Benazir Bhutto assassinated, unrest ahead

By December 28, 2007

Pakistan (MNN) — The country of Pakistan and the world are in shock today after Opposition Leader Benazir Bhutto was killed Thursday in a suicide attack. She was driving away from a campaign rally just minutes after addressing thousands of supporters when the attack took place. According to reports, a man first shot the 54-year-old Bhutto twice before blowing himself up, killing as many as 20 and injuring dozens more.

The death of the charismatic former prime minister threw the campaign for the Jan. 8 election into chaos and created fears of mass protests and an eruption of violence across the volatile south Asian nation.

Next to President Pervez Musharraf, Bhutto was the best-known political figure in the country, serving two terms as prime minister between 1988 and 1996. She was respected in the West for her liberal outlook and determination to combat the spread of Islamic extremism, a theme she returned to often in her campaign speeches.

Open Doors supports the evangelical church in Pakistan, which numbers about 2 percent. Minister-at-large for the ministry, Paul Estabrooks, says, "This seems to be a real upset in the country. Is he going to impose martial law because of the violence which could result, or will he allow the elections to go ahead?"

According to Estabrooks, al Qaeda is probably responsible. "She really believed that it was extremist Muslims that were out to kill her. That was her personal belief. I don't think she was a paranoid person, so I think there was something to her beliefs on this."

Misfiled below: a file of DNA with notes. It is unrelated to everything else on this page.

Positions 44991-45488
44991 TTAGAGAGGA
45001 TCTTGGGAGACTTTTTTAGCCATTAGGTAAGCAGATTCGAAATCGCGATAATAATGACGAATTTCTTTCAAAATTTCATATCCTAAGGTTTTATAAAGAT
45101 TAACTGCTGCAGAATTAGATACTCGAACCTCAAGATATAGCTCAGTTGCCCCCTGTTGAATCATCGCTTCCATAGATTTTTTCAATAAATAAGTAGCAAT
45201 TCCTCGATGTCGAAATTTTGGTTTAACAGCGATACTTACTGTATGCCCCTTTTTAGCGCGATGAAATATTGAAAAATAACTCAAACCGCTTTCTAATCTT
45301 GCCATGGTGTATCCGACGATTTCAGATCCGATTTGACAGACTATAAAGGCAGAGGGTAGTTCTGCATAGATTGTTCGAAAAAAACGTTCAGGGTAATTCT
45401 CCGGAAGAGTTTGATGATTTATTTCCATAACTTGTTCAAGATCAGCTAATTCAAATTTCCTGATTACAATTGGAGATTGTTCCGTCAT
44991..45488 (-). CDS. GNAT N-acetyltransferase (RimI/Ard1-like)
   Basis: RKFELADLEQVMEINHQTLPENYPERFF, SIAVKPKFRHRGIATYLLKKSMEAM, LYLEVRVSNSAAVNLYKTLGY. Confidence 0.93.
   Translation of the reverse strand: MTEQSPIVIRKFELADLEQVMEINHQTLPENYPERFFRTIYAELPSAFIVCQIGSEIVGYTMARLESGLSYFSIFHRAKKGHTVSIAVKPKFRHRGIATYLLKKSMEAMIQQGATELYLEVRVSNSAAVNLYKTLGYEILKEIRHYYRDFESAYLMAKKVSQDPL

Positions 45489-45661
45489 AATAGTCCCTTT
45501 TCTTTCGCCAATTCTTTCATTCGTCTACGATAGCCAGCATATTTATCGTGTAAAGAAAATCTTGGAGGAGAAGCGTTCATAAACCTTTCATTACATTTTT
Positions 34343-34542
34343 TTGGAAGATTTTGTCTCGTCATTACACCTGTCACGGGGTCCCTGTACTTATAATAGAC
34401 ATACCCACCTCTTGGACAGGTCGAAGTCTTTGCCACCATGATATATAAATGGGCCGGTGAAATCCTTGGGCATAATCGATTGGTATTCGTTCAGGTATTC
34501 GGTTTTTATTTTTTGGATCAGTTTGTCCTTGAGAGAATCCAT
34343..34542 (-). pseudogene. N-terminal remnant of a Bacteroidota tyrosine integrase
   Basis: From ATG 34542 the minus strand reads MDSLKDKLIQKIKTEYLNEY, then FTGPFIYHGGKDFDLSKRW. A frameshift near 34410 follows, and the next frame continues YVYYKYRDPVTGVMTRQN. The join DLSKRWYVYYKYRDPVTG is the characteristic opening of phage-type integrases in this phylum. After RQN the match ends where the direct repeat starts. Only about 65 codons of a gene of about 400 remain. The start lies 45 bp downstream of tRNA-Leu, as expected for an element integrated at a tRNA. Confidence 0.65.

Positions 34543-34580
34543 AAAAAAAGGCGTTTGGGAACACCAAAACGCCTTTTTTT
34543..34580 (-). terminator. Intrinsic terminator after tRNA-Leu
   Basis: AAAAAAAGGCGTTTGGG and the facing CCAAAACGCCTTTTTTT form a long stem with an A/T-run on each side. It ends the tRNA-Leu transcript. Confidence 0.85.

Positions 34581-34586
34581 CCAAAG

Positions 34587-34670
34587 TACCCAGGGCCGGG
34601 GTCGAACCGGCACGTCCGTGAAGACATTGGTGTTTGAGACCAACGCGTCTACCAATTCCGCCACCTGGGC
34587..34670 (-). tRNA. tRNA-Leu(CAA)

Estabrooks predicts the immediate future doesn't look good for the country or for Christians. "I think there's going to be some turmoil for quite some time over this, and of course in the past Christians have often been the object of anger of the dominantly Muslim society there."

However, he believes this could give Christians a platform to make more of a difference in that culture. "One of the criticisms of the church in Pakistan is that they haven't come to the front and spoken out against crimes like what has just happened. They're always worried, of course, of creating more anger against them. So it's a really delicate tight-rope that they have to walk."

While Christians must be careful, Estabrooks is hoping that "out of this crisis, which seems to be so terrible, that God will give opportunities for our Christin brothers and sisters to share their faith with their community, both at a public statement level and in an individual one-on-one."

In the mean time, Open Doors is continuing to support the local church in Pakistan. You can help support their work by clicking here.

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